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Active management evolution finds “resistance” from within

Fintech is disrupting many areas of the financial services industry and will soon revolutionise fund management - but are managers keeping up with the pace of change? Clare Flynn Levy, chief executive of Essentia Analytics, thinks not enough is being done and that active managers must up their game.

Speaking at FundForum, Levy noted a rise in the past year of dedicated “innovation teams” at many firms, charged with abetting the transition to a digitally driven investment approach. However, she feels internal conservatism may negate such efforts - at least in the short term.

"Active management knows that it needs to change - but while we’ve seen some preliminary action at senior management levels, any talk of real innovation is often met with resistance by members of the investment team," she said.

Reticence to embrace digital channels raises the risk that an online platforms such as Google or Facebook will build investment products that supplant active managers, Flynn Levy said. Research conducted by Essentia indicated Millenials were far less loyal and patient than their parents, and will dump underperforming assets without hesitation.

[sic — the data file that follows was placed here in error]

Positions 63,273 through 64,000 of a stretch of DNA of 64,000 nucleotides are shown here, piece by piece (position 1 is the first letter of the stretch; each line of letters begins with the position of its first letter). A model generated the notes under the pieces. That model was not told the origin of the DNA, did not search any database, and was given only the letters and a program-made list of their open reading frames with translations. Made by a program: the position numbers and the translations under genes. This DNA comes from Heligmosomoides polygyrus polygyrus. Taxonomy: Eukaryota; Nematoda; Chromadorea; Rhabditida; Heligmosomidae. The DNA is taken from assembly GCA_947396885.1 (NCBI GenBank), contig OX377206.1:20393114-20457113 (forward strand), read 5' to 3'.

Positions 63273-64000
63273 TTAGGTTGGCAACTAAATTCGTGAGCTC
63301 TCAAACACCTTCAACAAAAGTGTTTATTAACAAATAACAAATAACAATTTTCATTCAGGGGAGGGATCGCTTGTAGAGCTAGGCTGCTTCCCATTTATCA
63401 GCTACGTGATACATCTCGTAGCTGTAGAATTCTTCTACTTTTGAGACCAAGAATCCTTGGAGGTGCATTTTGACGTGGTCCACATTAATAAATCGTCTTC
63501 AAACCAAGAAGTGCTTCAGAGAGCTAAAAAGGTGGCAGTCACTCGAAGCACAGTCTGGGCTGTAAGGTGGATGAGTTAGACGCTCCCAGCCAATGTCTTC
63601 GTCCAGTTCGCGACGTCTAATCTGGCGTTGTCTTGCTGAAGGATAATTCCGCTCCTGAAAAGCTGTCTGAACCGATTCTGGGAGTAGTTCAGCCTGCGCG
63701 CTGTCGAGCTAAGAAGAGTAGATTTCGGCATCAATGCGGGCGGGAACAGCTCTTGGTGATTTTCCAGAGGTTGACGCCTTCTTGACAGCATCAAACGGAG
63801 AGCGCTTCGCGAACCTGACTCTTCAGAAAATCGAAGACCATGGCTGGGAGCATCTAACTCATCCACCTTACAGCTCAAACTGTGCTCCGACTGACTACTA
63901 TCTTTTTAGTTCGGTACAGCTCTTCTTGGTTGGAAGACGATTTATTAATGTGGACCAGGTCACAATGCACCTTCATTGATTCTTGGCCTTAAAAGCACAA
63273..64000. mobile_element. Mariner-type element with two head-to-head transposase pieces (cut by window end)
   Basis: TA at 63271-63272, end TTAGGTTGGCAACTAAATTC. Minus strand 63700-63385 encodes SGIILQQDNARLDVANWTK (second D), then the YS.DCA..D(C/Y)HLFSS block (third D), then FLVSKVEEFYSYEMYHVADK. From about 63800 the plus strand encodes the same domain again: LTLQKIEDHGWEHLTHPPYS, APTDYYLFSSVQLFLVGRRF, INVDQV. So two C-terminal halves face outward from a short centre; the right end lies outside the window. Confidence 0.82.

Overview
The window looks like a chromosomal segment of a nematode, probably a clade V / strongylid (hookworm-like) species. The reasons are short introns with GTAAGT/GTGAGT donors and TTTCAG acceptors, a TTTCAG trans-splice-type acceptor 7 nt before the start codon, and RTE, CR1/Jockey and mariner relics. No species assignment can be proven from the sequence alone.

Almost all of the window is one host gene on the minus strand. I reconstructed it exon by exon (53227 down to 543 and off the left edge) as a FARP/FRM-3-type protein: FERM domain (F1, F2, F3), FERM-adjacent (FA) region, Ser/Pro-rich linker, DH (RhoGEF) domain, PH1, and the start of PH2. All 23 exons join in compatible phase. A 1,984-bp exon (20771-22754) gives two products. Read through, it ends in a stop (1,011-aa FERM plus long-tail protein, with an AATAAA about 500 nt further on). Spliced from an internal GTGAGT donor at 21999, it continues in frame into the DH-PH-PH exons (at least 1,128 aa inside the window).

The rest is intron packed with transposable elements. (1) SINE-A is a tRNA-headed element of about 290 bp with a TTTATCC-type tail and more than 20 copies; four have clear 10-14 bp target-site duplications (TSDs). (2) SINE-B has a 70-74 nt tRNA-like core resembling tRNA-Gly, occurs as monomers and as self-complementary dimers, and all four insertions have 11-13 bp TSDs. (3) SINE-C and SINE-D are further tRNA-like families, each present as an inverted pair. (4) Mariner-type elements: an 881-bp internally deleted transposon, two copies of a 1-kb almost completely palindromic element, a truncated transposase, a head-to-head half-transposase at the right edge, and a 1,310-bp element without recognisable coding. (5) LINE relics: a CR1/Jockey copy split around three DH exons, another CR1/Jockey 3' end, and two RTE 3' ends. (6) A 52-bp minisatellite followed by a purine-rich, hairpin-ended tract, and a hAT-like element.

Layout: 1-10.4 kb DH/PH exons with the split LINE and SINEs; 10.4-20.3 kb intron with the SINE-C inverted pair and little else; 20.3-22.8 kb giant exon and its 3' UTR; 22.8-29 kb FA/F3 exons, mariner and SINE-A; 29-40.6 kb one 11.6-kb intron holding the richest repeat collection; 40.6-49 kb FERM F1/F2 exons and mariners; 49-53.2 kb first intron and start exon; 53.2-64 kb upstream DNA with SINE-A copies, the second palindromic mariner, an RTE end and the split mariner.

This threat comes at an already difficult time for active managers: assets continue to shift to passive products; fees are under pressure; and there are regulatory moves against closet indexing.

"I don’t believe traditional fund management will disappear overnight – there’s still a strong infrastructure of power, regulation and lethargic retail money supporting it. But there’s no question that the human-based investment process has to evolve if it is going to survive and prosper in the medium and long term," she said.

"Asset management is known for its conservatism. Buy-side institutions have rarely been leaders in the adoption of new technology and many of their practices haven’t changed fundamentally in decades - bias towards the status quo is strong. To counter this tendency and to achieve anything of value, asset management innovators must first win the hearts and minds of the investment team – and that will be more easily done with an evolutionary approach than a radical one."

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